Coming back from the adjacent room, Terrick held out a silvery tube and stared at the flickering appliances uncomfortably. "Let's do something, eh, Elacin?"
"Wait a moment, if you will my good fellow," said the Gentleman to the Mushroom.
"I will wait for a moment, my dear Sir," replied the Mushroom cheerily.
Leaning against his thin cane, the Gentleman looked around themselves. Nothing was near for kilometres. The horizon stretched on and on without end. They had visited many ports and brokered many deals together for over a year, and now the Gentleman sensed something was amiss.
Turning around slowly, the Gentleman faced his dedicated companion.
"Mushroom, have you any sense of an odd feeling about you?" inquired the Gentleman.
Looking up, then down, then swaying side to side, the Mushroom replied, "I do, my dear Sir, I do indeed. There is no earth beneath your feet nor mine."
Raising his eyebrows in idle surprise, the Gentleman leant ever so slightly more forward on his cane, then spoke, "How can that be if we are not falling, my friend?"
"I do not know, my dear Sir, but I will meet you in the southern port of Nastrus after we part," responded the Mushroom.
Perplexed further, the Gentleman asked, "For what reason would we pa--"
The Gentleman suddenly found himself at a loss for words, and indeed, at a loss for footing, as a massive fissure tore open beneath the two. From the depths of the earth came an explosion that blasted them upwards at a terrific velocity. Mushroom and Gentleman soared through the air, quickly losing sight of each other as dust and debris jetted out of the crack below.
Volepaunt rushed through the woods, bounding on strong legs, with thick arms to snap aside the dead branches barring the way. The sound of clackety-clack came from behind over the rocky ground. Over an edge leapt the frightened furry creature, down into the wet earth below. On it raced, deeper into the hostile territory.
Behind him came the sound of his pursuer with a sickening wet sloshing sound, followed by the sucking of its bone talons out of the earth. Perhaps this terrain would be less manoeuverable by something with such long thin legs.
Unfortunately, the smacking sounds of bone into muck ceased rather quickly, to be replaced by intermittent and loud crashing and scraping noises. Looking back, Volepaunt saw the thing standing in one of the barren dead trees, from which it leapt, spidering its legs across the sky, until it plunged into another lifeless tree. There was no way to outrun it this way.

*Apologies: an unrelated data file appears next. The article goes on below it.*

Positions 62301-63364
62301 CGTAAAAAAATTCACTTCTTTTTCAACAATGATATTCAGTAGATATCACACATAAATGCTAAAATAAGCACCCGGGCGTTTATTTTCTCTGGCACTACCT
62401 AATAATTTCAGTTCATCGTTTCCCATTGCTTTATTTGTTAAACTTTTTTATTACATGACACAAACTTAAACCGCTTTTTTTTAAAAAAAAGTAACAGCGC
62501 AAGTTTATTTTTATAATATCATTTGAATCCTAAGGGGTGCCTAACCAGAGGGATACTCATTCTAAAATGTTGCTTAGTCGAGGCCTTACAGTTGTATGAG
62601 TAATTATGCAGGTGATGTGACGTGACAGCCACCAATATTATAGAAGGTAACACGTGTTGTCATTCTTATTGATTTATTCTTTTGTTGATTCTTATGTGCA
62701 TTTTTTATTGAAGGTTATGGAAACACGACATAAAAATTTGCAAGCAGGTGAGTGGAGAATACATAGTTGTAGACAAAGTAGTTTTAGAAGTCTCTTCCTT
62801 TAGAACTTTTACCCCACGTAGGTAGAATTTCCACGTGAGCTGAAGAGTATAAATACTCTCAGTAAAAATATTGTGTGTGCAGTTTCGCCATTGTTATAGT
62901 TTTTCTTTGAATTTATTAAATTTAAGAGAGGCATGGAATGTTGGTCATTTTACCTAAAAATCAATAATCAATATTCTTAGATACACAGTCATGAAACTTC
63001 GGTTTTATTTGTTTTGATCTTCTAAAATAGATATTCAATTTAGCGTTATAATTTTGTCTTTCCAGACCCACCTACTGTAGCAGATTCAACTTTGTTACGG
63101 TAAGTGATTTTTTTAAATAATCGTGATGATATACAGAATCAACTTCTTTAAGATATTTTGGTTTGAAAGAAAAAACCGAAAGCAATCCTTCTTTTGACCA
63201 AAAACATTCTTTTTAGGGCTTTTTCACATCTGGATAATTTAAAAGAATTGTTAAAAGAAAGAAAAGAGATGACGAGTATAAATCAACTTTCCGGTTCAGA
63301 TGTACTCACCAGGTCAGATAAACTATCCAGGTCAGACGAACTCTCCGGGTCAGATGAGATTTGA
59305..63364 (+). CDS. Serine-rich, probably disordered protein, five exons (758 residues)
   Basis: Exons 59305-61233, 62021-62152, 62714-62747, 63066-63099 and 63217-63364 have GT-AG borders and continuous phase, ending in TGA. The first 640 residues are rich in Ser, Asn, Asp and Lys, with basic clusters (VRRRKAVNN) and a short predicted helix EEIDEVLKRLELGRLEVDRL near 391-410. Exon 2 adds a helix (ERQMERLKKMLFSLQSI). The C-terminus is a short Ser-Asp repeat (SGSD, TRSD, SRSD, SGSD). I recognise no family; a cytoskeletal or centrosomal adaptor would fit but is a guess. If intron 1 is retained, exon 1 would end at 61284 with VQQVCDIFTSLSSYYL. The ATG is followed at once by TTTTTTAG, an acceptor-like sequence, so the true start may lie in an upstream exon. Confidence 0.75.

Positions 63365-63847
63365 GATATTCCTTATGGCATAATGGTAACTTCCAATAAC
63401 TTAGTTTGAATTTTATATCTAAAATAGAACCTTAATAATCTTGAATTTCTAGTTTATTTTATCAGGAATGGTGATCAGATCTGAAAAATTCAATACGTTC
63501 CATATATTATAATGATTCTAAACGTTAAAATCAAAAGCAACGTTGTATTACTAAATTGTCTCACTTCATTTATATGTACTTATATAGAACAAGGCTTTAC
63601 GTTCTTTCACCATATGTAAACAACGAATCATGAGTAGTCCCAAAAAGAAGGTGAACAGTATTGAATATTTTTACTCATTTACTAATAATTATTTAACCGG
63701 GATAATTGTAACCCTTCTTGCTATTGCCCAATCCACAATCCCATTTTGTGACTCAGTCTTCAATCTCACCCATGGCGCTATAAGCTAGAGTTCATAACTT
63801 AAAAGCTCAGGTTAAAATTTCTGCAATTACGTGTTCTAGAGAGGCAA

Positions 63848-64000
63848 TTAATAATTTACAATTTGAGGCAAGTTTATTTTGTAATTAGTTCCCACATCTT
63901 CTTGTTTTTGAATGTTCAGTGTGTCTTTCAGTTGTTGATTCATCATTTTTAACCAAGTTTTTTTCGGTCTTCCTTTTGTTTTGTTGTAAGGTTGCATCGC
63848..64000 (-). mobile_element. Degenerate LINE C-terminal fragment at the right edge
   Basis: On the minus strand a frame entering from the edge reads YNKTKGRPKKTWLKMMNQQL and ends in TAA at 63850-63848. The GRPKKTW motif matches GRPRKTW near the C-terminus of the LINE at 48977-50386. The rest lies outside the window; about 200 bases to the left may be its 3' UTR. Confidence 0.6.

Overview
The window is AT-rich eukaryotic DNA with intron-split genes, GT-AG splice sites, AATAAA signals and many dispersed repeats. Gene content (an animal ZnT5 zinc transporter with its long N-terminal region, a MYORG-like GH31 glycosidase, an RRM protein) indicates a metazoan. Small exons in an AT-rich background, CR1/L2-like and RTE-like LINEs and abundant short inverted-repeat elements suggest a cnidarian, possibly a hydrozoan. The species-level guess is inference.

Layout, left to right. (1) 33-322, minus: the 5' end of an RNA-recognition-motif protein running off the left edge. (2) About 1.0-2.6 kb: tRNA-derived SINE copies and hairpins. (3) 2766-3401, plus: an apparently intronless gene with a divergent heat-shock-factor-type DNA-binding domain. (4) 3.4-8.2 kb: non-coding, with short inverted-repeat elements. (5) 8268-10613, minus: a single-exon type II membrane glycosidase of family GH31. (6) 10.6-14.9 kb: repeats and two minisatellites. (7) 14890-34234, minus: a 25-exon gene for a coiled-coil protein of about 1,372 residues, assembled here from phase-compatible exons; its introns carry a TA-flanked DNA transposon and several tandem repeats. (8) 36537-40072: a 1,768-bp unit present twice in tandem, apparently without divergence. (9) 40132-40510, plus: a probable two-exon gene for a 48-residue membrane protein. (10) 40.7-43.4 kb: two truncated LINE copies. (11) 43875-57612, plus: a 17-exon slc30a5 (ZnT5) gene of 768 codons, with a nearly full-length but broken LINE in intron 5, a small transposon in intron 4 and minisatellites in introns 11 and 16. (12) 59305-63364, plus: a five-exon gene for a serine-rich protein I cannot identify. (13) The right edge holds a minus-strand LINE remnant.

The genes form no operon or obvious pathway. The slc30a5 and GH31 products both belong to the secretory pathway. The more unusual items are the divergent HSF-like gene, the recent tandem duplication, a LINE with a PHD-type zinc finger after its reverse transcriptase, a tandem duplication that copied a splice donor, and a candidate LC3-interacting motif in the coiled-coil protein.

With another horrifying launch, its shadow passed over Volepaunt, landing it ahead of him. Without turning around, it snapped its neck to rotate its eyes to see its prey. Backing away in a panic, slipping in the mud, Volepaunt fell. Long dirty bone talons slashed down on the yelping creature, echoing through the barren night.
Finished with its playmate, the vile wet creature skittered away on long bloody bone legs, leaving the torn corpse of Volepaunt cold in the mud.
As the sound of silence enveloped the pitiable thing, motion slowly stirred beneath the fur of the fallen creature. Twitching, then scrabbling to get out, a set of thin white knives broke through. A strange head followed, then half of a body. It was small and wet with rib bones for legs and a wide open mouth rimmed with splayed triangle teeth.
The thing looked about the world anew, feeling the wind on its body, and the scarce light of the stars reflecting off its eyes. It was sad, but relieved.
Slowly but determinedly, Volepaunt trotted away from its old body, out of the forest and away from the rocky lands. It was a hard day for him, but a successful one.
The air was sealed off in the tightly enclosed space. A smooth rough surface formed the concave walls. In the centre rose a glassy pedestal upon which the exoskeletal runner sat, trapped. Every attempt to wander off the centre rewarded it with a mind shattering blast of energy.
Above there were three large round holes in the ceiling. These ticked and clanked over the hours. Sometimes a burst of fresh air came through. Other times vibrations and more sharp sounds from a distant exit point at the other end. When finally a grinding sound emerged and the air pressure increased, the little one knew something was finally starting.
Three thick rods emerged from the holes, perfectly fitted to them. Each was shorn off perfectly at the end, sliced at an angle. The centres revealed microscopic holes which held the smallest black point.
A dull flicker passed through the electric field of the room. The alien dared not move, but fidgeted its legs nervously, awaiting what would come next.
A voice rang out from above, monstrous and incomprehensible. The tongue of an ancient creature, unseen through the dark walls, operating the environment, everything around the tiny being.
Suddenly the tubes alighted with fire. Three wandering spikes of pure light stabbed into the runner with a terrifying scream. Its body shuddered as they contacted, no time to react. Shadows darted across the walls, horrifying images. The little runner could feel itself spinning about, leaping, running, doing anything to escape the assault. Its body tore asunder time and time again, revealed in the silhouettes on the walls. Many times it suffered, many times it died, but not once did this one runner move.
The beams powered down. At the centre of the pedestal shivered the exoskeletal runner, unharmed, awaiting the next trial.